One Child, One Teacher, One Book, One Pen Can Change the World

I always loved English because whatever human beings are, we are storytellers. It is our stories that give a light to the future.  So says Nikki Giovanni in her prose poem, “In Praise of a Teacher.

Last week’s ‘Words’ had a lot to do with teachers and stories and books and what is happening in our country when it comes to teaching and learning. There was a lot to digest. This week is much lighter fare. A couple things you might be interested in following up on, though  …. Black History Month is in full swing and there is this Very Good News from Haymarket Books.

But last and definitely not least … our next Conversation With Friends happens on Sunday, February 26th at 4pm PST when we’ll be talking with another of my very favorite companions in rascality, Chelsea King.  In addition to serving as Chair of the West Linn-Wilsonville School Board, Chelsea is a gifted writer and communication coach known for her heart-centered conflict mediation work, her recent run for State Senate, co-founding of the Wilsonville Alliance for Inclusive Communities, and the very exciting, soon-to-be-announced Oregon Health & Education Collaborative. Almost young enough to be my granddaughter, this woman is a force to be reckoned with! 

Last week I asked you to take a look at the two essays Chelsea wrote for Oregon Humanities, “A Remedy for Disruption”, about what is happening with school boards and “They Belong to Themself”, a piece in which, as a parent, she reminds us that … we do not possess the intellect, identity, or sexuality of our children. We are only witnesses to their journeys.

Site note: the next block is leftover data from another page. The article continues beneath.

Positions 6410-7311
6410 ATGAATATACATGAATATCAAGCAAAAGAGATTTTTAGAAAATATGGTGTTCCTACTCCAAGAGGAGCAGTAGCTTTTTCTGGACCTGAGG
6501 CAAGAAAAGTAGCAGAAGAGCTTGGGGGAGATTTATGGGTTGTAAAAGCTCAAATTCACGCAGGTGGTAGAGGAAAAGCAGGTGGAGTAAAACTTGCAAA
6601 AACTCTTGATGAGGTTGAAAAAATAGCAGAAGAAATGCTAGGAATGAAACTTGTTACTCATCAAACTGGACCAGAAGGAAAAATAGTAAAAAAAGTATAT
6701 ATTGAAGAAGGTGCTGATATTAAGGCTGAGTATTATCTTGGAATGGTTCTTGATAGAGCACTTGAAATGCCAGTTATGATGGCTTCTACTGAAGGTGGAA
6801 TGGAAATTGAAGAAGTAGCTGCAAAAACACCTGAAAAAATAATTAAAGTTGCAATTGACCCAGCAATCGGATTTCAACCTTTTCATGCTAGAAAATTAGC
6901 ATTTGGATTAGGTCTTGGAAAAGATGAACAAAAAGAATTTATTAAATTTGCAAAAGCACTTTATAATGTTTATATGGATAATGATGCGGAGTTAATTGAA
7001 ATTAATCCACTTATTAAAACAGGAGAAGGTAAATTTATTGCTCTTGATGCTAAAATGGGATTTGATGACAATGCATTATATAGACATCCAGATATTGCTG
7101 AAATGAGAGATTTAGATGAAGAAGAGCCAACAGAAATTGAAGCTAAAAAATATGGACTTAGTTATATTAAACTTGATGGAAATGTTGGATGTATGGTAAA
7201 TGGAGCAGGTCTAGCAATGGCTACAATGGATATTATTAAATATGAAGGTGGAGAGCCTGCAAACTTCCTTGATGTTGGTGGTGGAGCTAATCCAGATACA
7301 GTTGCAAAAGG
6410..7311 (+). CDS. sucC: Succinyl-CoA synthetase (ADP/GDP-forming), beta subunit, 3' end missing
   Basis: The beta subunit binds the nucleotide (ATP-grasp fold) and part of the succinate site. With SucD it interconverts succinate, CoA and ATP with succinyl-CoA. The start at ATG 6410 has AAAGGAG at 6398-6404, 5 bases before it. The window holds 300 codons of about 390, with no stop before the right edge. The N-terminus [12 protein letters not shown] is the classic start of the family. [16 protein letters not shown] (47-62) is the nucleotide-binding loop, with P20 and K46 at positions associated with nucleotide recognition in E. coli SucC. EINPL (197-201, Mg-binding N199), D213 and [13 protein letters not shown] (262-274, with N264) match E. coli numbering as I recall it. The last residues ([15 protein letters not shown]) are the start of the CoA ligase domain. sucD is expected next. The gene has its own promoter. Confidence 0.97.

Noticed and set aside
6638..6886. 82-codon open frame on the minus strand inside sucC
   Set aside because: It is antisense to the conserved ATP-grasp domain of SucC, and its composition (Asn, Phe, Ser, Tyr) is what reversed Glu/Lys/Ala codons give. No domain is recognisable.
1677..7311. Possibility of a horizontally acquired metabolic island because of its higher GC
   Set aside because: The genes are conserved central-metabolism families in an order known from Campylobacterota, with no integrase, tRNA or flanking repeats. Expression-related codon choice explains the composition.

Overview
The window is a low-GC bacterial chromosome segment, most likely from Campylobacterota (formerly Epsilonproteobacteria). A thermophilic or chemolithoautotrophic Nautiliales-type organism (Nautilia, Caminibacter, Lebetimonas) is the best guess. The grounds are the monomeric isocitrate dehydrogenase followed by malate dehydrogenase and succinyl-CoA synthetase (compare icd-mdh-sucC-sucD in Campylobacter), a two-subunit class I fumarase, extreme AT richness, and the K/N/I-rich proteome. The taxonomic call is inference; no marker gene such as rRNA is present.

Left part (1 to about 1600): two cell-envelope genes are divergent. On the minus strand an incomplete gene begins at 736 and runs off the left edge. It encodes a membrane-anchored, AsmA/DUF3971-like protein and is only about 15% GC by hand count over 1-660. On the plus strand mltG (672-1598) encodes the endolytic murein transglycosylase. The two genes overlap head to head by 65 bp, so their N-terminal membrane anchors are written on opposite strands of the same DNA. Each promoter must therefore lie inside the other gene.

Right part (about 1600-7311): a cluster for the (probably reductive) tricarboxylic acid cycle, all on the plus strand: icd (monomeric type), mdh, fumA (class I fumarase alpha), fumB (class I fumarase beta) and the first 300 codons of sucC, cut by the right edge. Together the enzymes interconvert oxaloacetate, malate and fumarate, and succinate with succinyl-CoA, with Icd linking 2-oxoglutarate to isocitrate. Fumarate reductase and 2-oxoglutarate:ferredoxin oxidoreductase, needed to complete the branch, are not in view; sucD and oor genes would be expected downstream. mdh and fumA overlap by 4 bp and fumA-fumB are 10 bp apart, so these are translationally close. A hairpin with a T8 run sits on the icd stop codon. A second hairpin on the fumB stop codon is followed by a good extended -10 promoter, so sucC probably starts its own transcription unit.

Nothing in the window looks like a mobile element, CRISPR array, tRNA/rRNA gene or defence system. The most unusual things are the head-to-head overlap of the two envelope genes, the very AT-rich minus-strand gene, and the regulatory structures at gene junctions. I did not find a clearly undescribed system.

So, if you love books and words and schools and libraries, and support the teaching of critical thinking and CRT, and teachers and librarians, and children, regardless of their packaging, you will not want to miss our Conversation With Friends on Sunday, February 26th at 4pm PSTHere’s the link.

And if you need a refresher course in why real teachers who love their work are so important, here’s a poem by Brad Aaron Modlin.

What You Missed That Day You Were Absent from Fourth Grade

Mrs. Nelson explained how to stand still and listen
to the wind, how to find meaning in pumping gas,

how peeling potatoes can be a form of prayer. She took
questions on how not to feel lost in the dark

After lunch she distributed worksheets
that covered ways to remember your grandfather’s

voice. Then the class discussed falling asleep
without feeling you had forgotten to do something else—

something important—and how to believe
the house you wake in is your home. This prompted

Mrs. Nelson to draw a chalkboard diagram detailing
how to chant the Psalms during cigarette breaks,

and how not to squirm for sound when your own thoughts
are all you hear; also, that you have enough.

The English lesson was that I am
is a complete sentence.

And just before the afternoon bell, she made the math equation
look easy. The one that proves that hundreds of questions,

and feeling cold, and all those nights spent looking
for whatever it was you lost, and one person

add up to something.

Published by Sulima Malzin

This 'Aging Rascal & Occasional Writer' invites you to embrace the world through her open window of poetry, art, activism, music, and humor.

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I just wanted to thank you for sharing the song All Will Be Well, last week! I have marinated in it all week while dealing with a cold. I’ve shared it with others,too. It has been a pleasant brain worm for me, and medicine for others.

Thank YOU, dear Barbara! I love your idea of ‘marinating’ in the music & hope your cold is waaay better as a result of it.

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